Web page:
Appeal from the Circuit Court of Peoria County, the Hon.
William H. Young, Judge, presiding.
MR. CHIEF JUSTICE GOLDENHERSH DELIVERED THE OPINION OF THE COURT:
Rehearing denied November 26, 1980.
An arbitrator for the Industrial Commission found that petitioner, Terry Warner, sustained accidental injuries arising out of and in the course of his employment by respondent, Pelco Structures, Inc., and awarded compensation for a period of temporary total disability and medical expenses. On review the Industrial Commission found that petitioner had failed to prove that he sustained such accidental injuries and set aside the award. On certiorari the circuit court of Peoria County confirmed and petitioner appealed. 73 Ill.2d R. 302(a).
The testimony shows that petitioner was employed as a laborer by respondent at the construction site of the Caterpillar Tractor Company foundry in Mapleton. The construction site was on the east side of Kingston River Terminal Road, a two-lane blacktop road which provided the only access to the construction area from U.S. Route 24. During the day, construction workers parked their vehicles along the shoulder on the west side of the road.
At the time of the accident petitioner had left his place of employment at the end of his shift and was attempting to cross to the west side of Kingston River Terminal Road, where the automobile of a co-worker with whom he was riding that day was parked. He was struck by a northbound automobile traveling in the westerly lane. The road was owned by Hollis Township of Peoria County, but title was ultimately to pass to Caterpillar Tractor. The public road was then to be relocated to a point southwest of its present location. There was testimony that, although no agreement existed with the township, employees of the general contractor occasionally scraped and watered the road, apparently to reduce the accumulation of dust caused by the movement of construction equipment. Petitioner frequently crossed the road to transport materials to a dumping or storage area maintained by the general contractor on the west side of the road. It appears from the testimony that the road was open to public travel at all times.
As a general rule, injuries sustained by an employee while going to or coming from his place of employment have been held not to arise out of and in the course of employment. Hess v. Industrial Com. (1980), 79 Ill.2d 240; Reed v. Industrial Com. (1976), 63 Ill.2d 247.
It is petitioner's contention that the general rule does not apply here for the reason that the road was used, controlled and maintained by the general contractor and that it was an essential part of the construction site. Citing Schafer v. Industrial Com. (1931), 343 Ill. 573, and Christian v. Chicago & Illinois Midland Ry. Co. (1952), 412 Ill. 171, he argues that the road provided the only means of access to the construction site, that the area in which employees parked was a reasonable place to park, that parking there was necessitated by the nature of the employment, and that petitioner, while on the roadway, was exposed to risks to which the general public was not exposed. He argues that the only distinction that can be drawn between this case and Schafer v. Industrial Com. (1931), 343 Ill. 573, is that the road here was owned by the township, while the road in Schafer was owned by a hospital. He argues, too, that since the facts are not in dispute the question is one of law and on review the decision of the Commission is not binding on the courts>.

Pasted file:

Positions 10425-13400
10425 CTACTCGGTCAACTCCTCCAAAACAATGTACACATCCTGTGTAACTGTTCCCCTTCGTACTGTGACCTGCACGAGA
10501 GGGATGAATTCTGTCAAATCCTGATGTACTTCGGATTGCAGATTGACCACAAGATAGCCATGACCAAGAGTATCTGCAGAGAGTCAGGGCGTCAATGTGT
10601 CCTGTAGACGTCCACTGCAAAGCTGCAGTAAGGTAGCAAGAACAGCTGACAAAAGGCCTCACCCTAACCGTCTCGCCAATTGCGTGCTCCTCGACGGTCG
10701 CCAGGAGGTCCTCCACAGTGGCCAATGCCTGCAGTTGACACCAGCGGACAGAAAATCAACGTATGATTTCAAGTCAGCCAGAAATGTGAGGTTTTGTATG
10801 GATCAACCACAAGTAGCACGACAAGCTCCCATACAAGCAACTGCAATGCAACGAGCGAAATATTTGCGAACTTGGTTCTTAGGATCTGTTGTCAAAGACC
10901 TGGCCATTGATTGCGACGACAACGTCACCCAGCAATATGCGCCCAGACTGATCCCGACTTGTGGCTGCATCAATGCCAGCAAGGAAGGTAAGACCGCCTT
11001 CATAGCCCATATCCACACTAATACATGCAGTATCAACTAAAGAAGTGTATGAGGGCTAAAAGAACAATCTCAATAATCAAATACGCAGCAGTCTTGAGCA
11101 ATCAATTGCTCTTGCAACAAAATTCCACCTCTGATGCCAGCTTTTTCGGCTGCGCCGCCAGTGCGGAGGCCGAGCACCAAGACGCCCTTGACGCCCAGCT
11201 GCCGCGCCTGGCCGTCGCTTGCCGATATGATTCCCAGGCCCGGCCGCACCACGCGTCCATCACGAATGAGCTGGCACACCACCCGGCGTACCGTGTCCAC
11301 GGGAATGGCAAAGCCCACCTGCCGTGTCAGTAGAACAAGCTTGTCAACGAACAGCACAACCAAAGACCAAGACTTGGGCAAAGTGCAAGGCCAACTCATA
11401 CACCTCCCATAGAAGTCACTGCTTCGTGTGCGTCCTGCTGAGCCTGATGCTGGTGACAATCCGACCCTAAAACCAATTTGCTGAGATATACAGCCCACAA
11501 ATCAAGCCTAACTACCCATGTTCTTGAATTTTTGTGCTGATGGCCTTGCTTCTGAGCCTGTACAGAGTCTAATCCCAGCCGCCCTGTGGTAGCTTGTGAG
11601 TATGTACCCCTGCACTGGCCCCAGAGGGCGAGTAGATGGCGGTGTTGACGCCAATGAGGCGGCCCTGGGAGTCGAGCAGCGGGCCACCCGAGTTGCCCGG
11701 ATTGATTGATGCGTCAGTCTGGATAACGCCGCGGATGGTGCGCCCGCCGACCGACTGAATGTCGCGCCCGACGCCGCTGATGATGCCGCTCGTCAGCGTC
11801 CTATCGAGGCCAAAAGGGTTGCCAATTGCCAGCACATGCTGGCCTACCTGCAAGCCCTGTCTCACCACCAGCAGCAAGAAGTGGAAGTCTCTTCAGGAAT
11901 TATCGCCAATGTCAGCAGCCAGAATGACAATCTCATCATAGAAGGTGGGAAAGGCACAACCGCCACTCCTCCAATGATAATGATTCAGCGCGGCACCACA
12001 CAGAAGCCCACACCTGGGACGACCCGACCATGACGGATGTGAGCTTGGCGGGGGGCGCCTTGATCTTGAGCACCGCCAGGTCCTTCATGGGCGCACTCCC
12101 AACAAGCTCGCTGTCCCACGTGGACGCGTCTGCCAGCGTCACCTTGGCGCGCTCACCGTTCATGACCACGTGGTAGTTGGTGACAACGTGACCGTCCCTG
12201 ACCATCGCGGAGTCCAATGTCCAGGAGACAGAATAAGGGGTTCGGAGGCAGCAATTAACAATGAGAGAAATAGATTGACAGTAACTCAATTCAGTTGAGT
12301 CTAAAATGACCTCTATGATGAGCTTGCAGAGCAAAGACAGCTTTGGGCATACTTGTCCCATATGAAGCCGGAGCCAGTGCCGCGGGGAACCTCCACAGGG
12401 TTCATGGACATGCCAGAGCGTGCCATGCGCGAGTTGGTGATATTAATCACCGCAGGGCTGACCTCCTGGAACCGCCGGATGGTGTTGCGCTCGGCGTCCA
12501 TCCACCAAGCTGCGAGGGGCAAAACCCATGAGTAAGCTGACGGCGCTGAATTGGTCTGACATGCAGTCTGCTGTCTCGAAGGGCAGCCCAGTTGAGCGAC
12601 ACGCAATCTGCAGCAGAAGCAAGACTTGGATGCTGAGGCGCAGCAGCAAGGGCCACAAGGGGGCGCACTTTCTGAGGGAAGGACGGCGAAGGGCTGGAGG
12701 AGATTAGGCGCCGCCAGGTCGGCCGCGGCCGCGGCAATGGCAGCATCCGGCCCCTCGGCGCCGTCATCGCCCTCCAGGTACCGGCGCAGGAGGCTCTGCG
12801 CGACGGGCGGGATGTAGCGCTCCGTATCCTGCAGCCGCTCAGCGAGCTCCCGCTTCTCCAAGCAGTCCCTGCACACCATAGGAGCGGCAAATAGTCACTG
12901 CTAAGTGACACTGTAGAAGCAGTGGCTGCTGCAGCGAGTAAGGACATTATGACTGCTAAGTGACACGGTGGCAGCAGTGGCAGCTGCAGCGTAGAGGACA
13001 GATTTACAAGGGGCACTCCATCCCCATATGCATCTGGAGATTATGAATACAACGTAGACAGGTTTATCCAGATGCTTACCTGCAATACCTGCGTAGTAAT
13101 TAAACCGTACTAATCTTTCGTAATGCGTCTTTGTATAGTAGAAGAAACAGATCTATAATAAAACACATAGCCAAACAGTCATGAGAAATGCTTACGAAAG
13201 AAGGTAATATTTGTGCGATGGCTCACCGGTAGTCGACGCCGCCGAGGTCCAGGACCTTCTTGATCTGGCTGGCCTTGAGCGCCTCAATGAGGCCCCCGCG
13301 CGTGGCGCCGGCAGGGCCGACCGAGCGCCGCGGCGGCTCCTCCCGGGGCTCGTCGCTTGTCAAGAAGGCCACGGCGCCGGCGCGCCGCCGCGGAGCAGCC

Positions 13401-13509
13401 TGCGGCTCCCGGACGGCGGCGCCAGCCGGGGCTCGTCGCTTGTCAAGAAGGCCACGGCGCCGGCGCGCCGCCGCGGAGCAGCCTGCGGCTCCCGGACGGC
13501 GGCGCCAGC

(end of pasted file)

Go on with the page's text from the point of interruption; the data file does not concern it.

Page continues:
Concerning petitioner's argument that the decision of the Industrial Commission is not binding because the facts are undisputed, we find apposite our statement that "We may not disregard the decision of the Commission merely because the facts here are undisputed. It is well within the province of the Commission to draw inferences from undisputed facts to determine whether injury resulted from conduct which unreasonably or unnecessarily increased the risks of injury which attend such employment. (Jewel Companies, Inc. v. Industrial Com. (1974), 57 Ill.2d 38, 43; Union Starch v. Industrial Com. (1974), 56 Ill.2d 272, 275.) When the Commission's decision is based upon such permissible inferences, we will disturb it only if it is against the manifest weight of the evidence. Malco, Inc. v. Industrial Com. (1976), 65 Ill.2d 426, 430-31." (Yost v. Industrial Com. (1979), 76 Ill.2d 548, 551.) Schafer v. Industrial Com. does not support petitioner's contention, for the reason that in that case the court affirmed the finding of the Commission in favor of the petitioner. Christian relied on Schafer, and its holding that the plaintiffs' decedents were not at the time of their deaths covered by the provisions of the Workmen's Compensation Act is consistent with the decision of the Commission here.
The decision of the Industrial Commission is not contrary to the manifest weight of the evidence, and the judgment is affirmed.